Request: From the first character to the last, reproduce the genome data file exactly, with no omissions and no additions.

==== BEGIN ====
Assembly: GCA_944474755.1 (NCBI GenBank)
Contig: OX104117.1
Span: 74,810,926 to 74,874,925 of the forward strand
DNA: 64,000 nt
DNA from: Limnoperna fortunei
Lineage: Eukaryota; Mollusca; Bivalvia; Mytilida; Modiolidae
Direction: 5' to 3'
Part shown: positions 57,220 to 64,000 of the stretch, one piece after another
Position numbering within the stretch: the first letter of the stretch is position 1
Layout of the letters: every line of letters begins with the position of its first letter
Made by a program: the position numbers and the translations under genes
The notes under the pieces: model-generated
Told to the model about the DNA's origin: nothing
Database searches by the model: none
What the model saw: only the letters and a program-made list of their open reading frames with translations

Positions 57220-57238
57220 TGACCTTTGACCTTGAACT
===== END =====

Assembly: GCA_944474755.1 (NCBI GenBank)
Contig: OX104117.1
Span: 74,810,926 to 74,874,925 of the forward strand
DNA: 64,000 nt
DNA from: Limnoperna fortunei
Lineage: Eukaryota; Mollusca; Bivalvia; Mytilida; Modiolidae
Direction: 5' to 3'
Part shown: positions 57,220 to 64,000 of the stretch, one piece after another
Position numbering within the stretch: the first letter of the stretch is position 1
Layout of the letters: every line of letters begins with the position of its first letter
Made by a program: the position numbers and the translations under genes
The notes under the pieces: model-generated
Told to the model about the DNA's origin: nothing
Database searches by the model: none
What the model saw: only the letters and a program-made list of their open reading frames with translations

Positions 57220-57238
57220 TGACCTTTGACCTTGAACT